Outdoor adventure consumer event Outdoor Adventure X offered an interesting mix of outdoor brands, including overlanding equipment companies, camping trailers, and e-bike brands.
The two-day event included camping, product demos, gear vendors, and education.
OAX consumer and industry attendees came from 19 different states to attend more than 85 education sessions over the weekend including guided hikes, trad climbing classes, trail running workshops, outdoor sustainability roundtable discussions, and wilderness first aid classes.
The event was in partnership with Outdoor Retailer. Attendees at the OR Summer show in Salt Lake City, Utah, on June 19-21 received a free pass for Sunday’s OAX event.
OAX partnered with Weber State University to provide experts to run skills clinics and demonstrations all weekend on the mountain and on the water. The education series focused on outdoor ethics and responsible outdoor adventuring.
(See photos of the exhibitors at OAX in our slide show below.)
The exhibitors at the event emphasized the beautiful ski-resort location as a highlight of OAX. Many said they were making meaningful connections with the visitors to their booths and that they thought the event showed promised as a first-time undertaking even though consumer attendance was on the lighter side.
Sean Kepler, president of truck topper company Tune Outdoor, said he had seen a mix of outdoor enthusiasts stop by his booth, especially people who are interested in overlanding.
“We tend to get people who are design-centric,” he said. “They see the unique industrial design and they’re taken with it.”
For Drew Nordquist, director of operations at gear manufacturer and distributor Equipt Expedition Outfitters, the value in the show was talking to new people not familiar with the outdoor industry.
Visitors to his booth were seeing the advantages of using his company’s equipment to go a little farther, whether that be getting deeper into the woods or away from people.
“This is a nice venue to be at,” Nordquist added. “A gorgeous area.”
While the traffic might have been “a little slow” for Tyler King, marketing director for Thule, he was having useful interactions with visitors to his booth.
“The customers have a little bit more time to check out the products and have a better conversation, learn more in-depth about the brand instead of just one specific product,” he said.
King added that OAX has a lot of room to grow. “The location is awesome,” he said. “A lot of great brands here. I think in the years to come it could definitely develop.”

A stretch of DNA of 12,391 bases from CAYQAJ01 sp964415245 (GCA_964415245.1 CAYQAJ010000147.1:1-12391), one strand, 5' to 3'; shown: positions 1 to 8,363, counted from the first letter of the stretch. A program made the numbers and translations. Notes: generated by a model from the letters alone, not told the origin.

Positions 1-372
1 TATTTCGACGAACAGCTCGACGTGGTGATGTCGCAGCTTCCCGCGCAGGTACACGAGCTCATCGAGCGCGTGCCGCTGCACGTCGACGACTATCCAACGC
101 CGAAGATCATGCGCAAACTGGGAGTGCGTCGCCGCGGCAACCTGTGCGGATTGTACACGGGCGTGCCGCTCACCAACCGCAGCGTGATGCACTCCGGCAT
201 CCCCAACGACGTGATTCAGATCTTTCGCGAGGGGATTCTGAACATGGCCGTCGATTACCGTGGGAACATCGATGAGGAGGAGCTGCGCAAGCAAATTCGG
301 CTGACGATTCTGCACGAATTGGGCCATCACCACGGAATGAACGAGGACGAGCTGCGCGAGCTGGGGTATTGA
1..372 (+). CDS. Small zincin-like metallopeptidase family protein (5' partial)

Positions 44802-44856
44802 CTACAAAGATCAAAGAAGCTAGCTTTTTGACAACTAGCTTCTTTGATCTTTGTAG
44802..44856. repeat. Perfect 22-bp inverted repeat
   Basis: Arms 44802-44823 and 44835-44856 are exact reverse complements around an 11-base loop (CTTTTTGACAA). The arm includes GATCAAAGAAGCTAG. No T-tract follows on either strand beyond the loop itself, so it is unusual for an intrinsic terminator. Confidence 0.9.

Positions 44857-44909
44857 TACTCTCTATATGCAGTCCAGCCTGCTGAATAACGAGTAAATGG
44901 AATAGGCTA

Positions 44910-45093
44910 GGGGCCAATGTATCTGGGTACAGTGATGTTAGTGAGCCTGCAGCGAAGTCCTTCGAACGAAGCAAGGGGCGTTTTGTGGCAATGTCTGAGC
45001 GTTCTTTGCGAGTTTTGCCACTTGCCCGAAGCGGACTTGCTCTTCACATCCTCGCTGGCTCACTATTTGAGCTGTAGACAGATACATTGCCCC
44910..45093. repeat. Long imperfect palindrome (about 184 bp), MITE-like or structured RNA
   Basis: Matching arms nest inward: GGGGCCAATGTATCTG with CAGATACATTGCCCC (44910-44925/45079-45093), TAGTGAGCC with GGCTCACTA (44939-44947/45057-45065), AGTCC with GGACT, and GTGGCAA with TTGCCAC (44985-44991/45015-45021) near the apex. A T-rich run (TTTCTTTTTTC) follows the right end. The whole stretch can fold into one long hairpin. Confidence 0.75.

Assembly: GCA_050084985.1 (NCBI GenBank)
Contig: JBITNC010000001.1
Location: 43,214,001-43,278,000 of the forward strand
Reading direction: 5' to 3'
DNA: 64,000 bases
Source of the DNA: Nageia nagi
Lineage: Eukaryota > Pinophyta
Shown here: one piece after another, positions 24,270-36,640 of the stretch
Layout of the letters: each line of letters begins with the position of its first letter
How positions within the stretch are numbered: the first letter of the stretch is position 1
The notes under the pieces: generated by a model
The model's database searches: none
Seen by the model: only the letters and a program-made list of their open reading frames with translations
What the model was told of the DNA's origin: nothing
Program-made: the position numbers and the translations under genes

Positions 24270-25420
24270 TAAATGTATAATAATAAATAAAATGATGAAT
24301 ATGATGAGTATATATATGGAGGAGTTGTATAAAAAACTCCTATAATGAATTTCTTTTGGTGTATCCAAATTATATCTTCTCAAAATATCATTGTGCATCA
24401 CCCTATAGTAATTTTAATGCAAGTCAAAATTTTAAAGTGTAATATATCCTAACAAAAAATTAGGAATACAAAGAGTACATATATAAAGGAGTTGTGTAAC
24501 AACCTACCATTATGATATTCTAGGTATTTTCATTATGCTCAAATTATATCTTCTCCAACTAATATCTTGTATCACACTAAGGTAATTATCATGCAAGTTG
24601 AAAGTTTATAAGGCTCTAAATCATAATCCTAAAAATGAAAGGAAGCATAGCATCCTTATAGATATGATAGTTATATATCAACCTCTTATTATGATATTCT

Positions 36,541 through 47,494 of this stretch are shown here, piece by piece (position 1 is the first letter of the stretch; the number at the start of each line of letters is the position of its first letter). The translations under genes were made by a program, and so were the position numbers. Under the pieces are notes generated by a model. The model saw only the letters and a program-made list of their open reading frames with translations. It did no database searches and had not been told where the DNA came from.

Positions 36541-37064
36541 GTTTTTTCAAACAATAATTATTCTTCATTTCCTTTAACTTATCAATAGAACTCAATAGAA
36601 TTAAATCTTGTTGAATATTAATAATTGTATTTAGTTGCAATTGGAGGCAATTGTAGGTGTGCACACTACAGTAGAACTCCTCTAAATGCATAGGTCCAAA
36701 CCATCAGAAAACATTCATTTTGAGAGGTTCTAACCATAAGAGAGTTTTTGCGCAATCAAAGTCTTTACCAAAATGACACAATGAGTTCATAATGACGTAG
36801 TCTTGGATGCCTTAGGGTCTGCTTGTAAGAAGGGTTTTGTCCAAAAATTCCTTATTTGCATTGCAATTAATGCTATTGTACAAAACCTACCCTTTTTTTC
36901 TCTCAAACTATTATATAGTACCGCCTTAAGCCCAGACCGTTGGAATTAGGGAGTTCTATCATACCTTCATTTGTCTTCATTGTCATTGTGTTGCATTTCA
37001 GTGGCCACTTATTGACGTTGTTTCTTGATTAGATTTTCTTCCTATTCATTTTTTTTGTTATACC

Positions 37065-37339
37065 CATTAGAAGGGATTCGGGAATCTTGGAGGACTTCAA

His company has worked with the Overland Expo in the past, which Emerald also produces, and said he’s had a good experience there, so expects a similar outcome with OAX in the future.
“They have it dialed it in with that,” King said. “And this one is run very similarly.”
Lisa Holland, chief financial officer for camp shower product Geyser Systems, echoed many of King’s comments. She also praised the location and her ability to have meaningful conversations with visitors to her booth.
“We can sit here and have a 45-minute chat with someone,” she said. “Typically I’m not going do that, so that’s been a luxury.”
Holland also pointed out that the first-time show was well-organized, with the vendors properly laid out.
“We’re really hoping the show takes off,” Holland said.
Sticking with the theme of high-value interactions, Aidan Bradney, co-owner of Wasatch Overland, also said the foot traffic was quality over quantity.
“It’s nice because it means that we can spend more time talking through all the details rather than being torn between 10 different people wanting Maxtrax,” he said. “We’re not that kind of vendor. We’re a boutique builder. We can really talk through all the different options that we incorporate into our builds.”
Ryan Connelly, operations manager of video company Expedition Overland, said the majority of people that stopped by his booth were new entrants to the overlanding trend, not necessarily overlanding fans with built-out rigs.
“That was our goal at Expedition Overland, to help encourage people to go and try this,” he said. “That’s fun, to help encourage them to say ‘yeah, this is possible.'”
Bart Schaneman can be reached at firstname.lastname@example.org.